Fifi Smiles

Have a great week, all! I’ll be writing about my transition into Ferret Nation cages as soon as I’m able to formulate a solid opinion on the change. 🙂 Cheers!

April 2015 Update: I have switched the cardboard bottoms out with kiln-dried pine! Over time, it became clear to see that the maintenance of cardboard was too frequent to be efficient. Pine will have to be switched out every several months, as opposed to every week with the cardboard bottoms. 🙂

LY Chinchillas Treat Donation

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Custom Chinchilla Cages

This week has been busy! I’ve been all around the city, catching up with old friends, meeting with clients, and planning for the holidays with the fam. Needless to say, it’s been full of fun and festivity. One major thing I’ve set out to accomplish prior to the new year is to re-customize our custom chinchilla cage.

Chinchillas love change! To encourage mind and body stimulation, I love to move around parts of their cage from time to time – and that’s the best part of having a custom built cage. Everything can be modified simply with new pieces of kiln-dried pine (or other chinchilla safe woods) and just a couple of screws! Since each chin is different, getting to know your chinchilla is critical when it comes to modifying their cages and allowing them the safest & funnest habitat possible.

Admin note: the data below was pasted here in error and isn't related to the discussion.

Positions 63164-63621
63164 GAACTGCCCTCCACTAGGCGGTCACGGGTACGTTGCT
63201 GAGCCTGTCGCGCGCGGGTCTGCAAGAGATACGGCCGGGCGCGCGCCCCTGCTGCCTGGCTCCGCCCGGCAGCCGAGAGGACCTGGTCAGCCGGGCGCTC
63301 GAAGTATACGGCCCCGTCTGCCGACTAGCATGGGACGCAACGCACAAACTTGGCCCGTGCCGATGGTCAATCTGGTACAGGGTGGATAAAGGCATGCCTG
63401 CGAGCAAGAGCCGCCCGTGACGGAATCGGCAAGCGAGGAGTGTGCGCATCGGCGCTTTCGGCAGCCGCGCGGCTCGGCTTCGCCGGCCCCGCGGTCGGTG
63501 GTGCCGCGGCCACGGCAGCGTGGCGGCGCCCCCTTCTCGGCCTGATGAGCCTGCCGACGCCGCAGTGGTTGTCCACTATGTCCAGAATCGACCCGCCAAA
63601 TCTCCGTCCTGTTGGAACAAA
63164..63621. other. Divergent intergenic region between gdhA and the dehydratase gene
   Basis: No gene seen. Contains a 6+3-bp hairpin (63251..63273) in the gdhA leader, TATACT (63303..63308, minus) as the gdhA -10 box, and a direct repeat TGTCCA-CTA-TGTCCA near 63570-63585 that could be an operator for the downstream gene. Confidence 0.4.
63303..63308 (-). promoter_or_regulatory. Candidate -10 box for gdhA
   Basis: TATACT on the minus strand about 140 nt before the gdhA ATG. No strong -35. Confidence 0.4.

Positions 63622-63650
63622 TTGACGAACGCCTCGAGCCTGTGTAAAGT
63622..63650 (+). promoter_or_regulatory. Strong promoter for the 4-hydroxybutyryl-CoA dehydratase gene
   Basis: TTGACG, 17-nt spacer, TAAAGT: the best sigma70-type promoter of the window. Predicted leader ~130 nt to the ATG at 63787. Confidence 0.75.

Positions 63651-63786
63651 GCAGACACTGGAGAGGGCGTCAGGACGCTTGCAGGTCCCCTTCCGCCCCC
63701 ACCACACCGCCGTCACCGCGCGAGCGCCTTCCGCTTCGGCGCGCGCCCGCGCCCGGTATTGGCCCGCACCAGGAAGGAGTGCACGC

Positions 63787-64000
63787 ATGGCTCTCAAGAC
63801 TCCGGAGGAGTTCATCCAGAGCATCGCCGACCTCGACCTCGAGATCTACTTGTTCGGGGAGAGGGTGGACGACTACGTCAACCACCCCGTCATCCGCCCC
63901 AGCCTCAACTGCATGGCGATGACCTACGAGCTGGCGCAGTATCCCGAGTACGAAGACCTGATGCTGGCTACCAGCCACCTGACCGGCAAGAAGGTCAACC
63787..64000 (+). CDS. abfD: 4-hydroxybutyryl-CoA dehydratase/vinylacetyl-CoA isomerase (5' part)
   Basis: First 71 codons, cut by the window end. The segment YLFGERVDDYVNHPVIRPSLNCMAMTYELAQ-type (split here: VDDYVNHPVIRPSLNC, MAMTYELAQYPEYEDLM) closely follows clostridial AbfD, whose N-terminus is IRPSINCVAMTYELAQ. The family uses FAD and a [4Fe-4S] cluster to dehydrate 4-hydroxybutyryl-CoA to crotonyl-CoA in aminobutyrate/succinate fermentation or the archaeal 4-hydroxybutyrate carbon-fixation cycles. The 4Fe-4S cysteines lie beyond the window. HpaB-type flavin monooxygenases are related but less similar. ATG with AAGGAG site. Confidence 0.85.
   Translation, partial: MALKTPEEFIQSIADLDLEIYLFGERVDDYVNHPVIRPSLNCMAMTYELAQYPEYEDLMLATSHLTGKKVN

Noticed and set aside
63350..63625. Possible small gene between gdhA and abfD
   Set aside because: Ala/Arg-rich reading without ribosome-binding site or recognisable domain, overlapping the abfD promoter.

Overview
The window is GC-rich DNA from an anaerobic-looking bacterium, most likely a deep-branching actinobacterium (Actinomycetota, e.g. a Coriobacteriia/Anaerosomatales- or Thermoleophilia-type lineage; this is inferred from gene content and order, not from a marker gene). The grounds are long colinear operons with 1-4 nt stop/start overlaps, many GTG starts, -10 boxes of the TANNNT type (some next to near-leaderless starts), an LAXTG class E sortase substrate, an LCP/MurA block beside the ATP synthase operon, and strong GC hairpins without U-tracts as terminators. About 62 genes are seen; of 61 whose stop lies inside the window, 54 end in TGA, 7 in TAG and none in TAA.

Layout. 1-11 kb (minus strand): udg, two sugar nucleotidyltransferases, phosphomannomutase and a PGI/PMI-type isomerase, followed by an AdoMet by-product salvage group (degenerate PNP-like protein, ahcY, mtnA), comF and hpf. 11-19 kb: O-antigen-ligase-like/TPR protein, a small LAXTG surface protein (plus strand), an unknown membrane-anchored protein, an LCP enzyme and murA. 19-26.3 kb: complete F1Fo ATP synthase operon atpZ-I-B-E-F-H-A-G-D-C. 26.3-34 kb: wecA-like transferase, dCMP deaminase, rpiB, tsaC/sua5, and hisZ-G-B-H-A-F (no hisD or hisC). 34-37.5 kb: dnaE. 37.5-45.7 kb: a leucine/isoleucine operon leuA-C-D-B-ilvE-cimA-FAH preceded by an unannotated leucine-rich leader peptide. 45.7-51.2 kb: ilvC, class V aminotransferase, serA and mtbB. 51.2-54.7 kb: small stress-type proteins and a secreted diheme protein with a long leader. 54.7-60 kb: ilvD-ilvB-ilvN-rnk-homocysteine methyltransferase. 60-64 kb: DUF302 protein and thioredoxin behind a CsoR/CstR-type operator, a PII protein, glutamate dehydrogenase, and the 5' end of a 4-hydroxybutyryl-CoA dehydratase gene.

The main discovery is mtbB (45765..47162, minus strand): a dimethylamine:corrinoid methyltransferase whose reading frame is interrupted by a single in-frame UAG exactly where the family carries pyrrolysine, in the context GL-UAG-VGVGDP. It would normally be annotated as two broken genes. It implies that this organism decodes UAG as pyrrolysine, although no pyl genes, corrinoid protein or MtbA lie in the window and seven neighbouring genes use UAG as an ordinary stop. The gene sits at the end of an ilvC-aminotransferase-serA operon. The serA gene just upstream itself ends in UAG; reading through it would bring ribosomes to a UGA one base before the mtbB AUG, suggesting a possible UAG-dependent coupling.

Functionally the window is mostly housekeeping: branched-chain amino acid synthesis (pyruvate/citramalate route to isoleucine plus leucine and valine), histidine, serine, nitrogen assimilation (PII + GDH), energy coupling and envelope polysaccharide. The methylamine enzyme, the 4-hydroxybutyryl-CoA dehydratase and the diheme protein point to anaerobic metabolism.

Cage 2013 2014

Last year, my boyfriend and I custom-built a cage based on the size and preferences of our chinchillas. For most of 2013 into 2014, we had only four chins, so the single custom armoire cage made perfect sense. When Koko came along in the latter half of 2014, we modified and combined two smaller wire-based cages to create a spacious multilevel loft for Mufftoneous (it was best at that point to separate the boys from the same cage complex). Prior to that point, we had a few wire cages in storage and the other as a playtime wheel for the kids, containing a water bottle and wheel for free use. Now, we keep the wheel with Muff because he has been deemed the unstoppable athlete – everyone else gets their energy out at playtime, but Muff just keeps going like the Energizer Chinchilla.